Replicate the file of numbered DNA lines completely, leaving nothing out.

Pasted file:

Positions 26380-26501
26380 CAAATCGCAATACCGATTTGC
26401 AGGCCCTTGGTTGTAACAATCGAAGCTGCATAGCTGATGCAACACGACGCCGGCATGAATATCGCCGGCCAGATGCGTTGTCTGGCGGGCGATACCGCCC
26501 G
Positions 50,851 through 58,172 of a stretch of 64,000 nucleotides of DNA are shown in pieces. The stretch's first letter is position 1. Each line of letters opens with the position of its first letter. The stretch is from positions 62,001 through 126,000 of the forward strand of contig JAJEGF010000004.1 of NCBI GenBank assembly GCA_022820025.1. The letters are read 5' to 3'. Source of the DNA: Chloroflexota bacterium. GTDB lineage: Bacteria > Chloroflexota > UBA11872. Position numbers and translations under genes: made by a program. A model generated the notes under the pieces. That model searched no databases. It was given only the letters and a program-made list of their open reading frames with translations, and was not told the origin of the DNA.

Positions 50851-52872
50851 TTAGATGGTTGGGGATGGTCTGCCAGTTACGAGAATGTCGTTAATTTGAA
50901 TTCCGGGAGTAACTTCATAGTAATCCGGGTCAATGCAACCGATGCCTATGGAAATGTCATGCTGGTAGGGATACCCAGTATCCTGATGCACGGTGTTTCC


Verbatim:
Positions 26380-26501
26380 CAAATCGCAATACCGATTTGC
26401 AGGCCCTTGGTTGTAACAATCGAAGCTGCATAGCTGATGCAACACGACGCCGGCATGAATATCGCCGGCCAGATGCGTTGTCTGGCGGGCGATACCGCCC
26501 G
Positions 50,851 through 58,172 of a stretch of 64,000 nucleotides of DNA are shown in pieces. The stretch's first letter is position 1. Each line of letters opens with the position of its first letter. The stretch is from positions 62,001 through 126,000 of the forward strand of contig JAJEGF010000004.1 of NCBI GenBank assembly GCA_022820025.1. The letters are read 5' to 3'. Source of the DNA: Chloroflexota bacterium. GTDB lineage: Bacteria > Chloroflexota > UBA11872. Position numbers and translations under genes: made by a program. A model generated the notes under the pieces. That model searched no databases. It was given only the letters and a program-made list of their open reading frames with translations, and was not told the origin of the DNA.

Positions 50851-52872
50851 TTAGATGGTTGGGGATGGTCTGCCAGTTACGAGAATGTCGTTAATTTGAA
50901 TTCCGGGAGTAACTTCATAGTAATCCGGGTCAATGCAACCGATGCCTATGGAAATGTCATGCTGGTAGGGATACCCAGTATCCTGATGCACGGTGTTTCC